LONDON, Ohio – Forgotten shoe boxes often hold keys to the past. In Dean Hopkins’ case, they also unlock the future.
Tucked in his late father’s belongings was a ticket stub lovingly placed in an envelope, “Dean’s ticket” scrawled on the outside in his mother’s penmanship.
In a flash of nostalgia, he opened the envelope, finding his forgotten 50-cent ticket to the 1957 World Plowing Contest.
The childhood memories flooded back: a first grader, playing hooky from school for the first time, watching the tractors parade through fields of freshly turned earth.
Ticket in hand, Dean called his cousin Gary to reminisce. Then a sophomore in high school, Gary also spent the day at the contest in Peebles, Ohio, hauling spectators through the fields on a tractor and wagon.
Forty-six years after the contest they remember so fondly, the cousins from southwestern Ohio hosted a plowing contest of their own. This time, no tractors were in sight.
First contest. While the annual September Farm Science Review typically boasts the biggest, newest, sleekest equipment to catch farmers’ fancy, the true horsepower was down the road at the Hopkins cousins’ horse plowing contest.
If the turnout and talk are any indication, the old art spurred a new wave of curiosity. Spectators showed up before the Sept. 17 contest started, loaded down with cameras and lawn chairs, and settled in for the afternoon.
At the first state-level contest of its kind in Ohio, 24 contenders vied for first-place titles in one of four plowing categories: one-bottom walk-behind plow pulled by two horses; sulky-riding plow pulled by two horses; a three-horse sulky; and a two-bottom gang plow pulled by four to six horses. Competitors used draft horses or mules.
Three judges rated contestants in 10 areas, including depth of furrow, straightness of furrow, throwing of the land and teammanship with horses.
Taking home blue ribbons and invitations back next year were Mike McCormick of Wilmington, one-bottom walk behind; Roger Vogel of Mount Orab, sulky with two horses; Jack Parker of Lima, sulky with three horses; and Fred Judy of Dundee, two-bottom gang plow.
Tim and Tom Mootz, sons of the 1957 contest winner (Dwayne Mootz), presented Vogel with the high-points award.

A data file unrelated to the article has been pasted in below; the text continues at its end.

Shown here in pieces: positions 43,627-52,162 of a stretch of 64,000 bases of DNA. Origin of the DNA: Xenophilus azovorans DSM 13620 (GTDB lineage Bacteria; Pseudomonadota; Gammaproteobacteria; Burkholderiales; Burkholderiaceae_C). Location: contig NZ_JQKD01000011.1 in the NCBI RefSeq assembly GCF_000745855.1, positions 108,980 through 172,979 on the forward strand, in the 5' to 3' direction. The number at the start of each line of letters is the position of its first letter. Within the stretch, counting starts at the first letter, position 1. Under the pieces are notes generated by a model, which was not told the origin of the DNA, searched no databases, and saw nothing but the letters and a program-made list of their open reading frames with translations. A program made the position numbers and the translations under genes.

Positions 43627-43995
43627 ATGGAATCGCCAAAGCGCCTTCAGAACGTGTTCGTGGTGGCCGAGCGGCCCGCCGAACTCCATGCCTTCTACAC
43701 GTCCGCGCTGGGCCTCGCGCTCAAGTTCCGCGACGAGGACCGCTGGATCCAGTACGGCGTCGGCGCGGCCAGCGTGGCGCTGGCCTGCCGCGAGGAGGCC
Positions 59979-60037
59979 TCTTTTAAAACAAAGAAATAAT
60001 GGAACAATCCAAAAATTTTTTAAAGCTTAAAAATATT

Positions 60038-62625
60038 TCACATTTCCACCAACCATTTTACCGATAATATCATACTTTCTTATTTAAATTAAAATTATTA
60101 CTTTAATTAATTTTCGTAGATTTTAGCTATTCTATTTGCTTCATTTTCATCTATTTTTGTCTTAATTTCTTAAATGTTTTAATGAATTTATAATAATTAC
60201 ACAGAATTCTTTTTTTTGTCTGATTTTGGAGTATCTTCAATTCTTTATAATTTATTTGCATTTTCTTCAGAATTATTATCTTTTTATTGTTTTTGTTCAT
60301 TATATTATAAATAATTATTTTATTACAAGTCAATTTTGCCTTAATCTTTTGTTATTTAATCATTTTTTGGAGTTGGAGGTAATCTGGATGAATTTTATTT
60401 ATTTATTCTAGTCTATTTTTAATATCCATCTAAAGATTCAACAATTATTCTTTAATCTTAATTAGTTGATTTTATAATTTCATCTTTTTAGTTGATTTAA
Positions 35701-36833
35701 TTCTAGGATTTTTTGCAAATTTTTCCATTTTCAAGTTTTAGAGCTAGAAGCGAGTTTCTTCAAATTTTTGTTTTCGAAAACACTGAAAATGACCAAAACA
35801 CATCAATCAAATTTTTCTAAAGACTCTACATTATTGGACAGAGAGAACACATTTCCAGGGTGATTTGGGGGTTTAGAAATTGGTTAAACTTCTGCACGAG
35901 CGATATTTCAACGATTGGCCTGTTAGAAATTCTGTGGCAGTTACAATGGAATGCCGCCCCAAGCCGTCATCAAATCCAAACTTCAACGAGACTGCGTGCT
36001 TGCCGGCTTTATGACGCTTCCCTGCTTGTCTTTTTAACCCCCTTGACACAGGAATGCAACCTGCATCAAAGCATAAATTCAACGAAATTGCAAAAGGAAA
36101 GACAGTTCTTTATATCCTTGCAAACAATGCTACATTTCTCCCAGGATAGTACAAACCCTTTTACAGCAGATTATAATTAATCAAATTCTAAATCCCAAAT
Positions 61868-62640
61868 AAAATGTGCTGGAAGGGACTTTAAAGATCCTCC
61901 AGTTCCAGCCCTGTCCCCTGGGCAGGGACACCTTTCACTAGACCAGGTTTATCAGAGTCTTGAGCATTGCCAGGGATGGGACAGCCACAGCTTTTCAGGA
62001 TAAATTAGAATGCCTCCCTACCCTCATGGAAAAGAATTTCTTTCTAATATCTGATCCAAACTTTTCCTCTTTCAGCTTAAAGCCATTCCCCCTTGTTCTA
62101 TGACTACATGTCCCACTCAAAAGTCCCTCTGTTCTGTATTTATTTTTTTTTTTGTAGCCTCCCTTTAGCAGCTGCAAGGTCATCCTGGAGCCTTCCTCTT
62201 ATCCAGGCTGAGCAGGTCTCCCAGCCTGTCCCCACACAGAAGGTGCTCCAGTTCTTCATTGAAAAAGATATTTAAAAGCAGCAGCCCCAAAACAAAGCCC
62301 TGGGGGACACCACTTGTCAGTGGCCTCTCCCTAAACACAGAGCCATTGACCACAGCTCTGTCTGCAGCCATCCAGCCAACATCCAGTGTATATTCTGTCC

Talk of the town. Gary and Dean Hopkins did their homework months ago, helping to make the contest a success.
Starting last spring, the cousins covered 2,500 miles of Ohio, speaking to local draft horse associations about the contest.
Although many groups sent plowmen to the contest this year, the cousins hope the associations will host their own contests next year and send the winners to the state contest, which is guaranteed to be at Farm Science Review for the next two years.
Their ambitions reach beyond just Ohio. Having other states interested is the key to the cousins’ ultimate goal: a national horse plowing contest in 2007, the 50th anniversary of the World Plowing Contest.
Teamster respect. Although the cousins didn’t participate in the state contest, saying it was a conflict of interest, both participate in local contests and take pride in being a teamster.
“If we don’t keep doing this, it’ll be a lost art someday,” Gary emphasized. “After all, this is how we fed this country for a lot of years.”
Competitor Scott Link agrees. He uses both his draft horse team and tractors in the fields at his cow-calf operation in Fort Recovery, Ohio. While using his tractors is considered work, horses are his pastime.
It’s more challenging, he admits, but “it’s good to remember where I came from.”
“Anyone who can plow with a horse can get on a tractor and do a good job plowing, but it doesn’t work the other way around.”
(Reporter Kristy Hebert welcomes reader feedback by phone at 1-800-837-3419, ext. 23, or by e-mail at firstname.lastname@example.org.)
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* Ohio Horse and Mule Group
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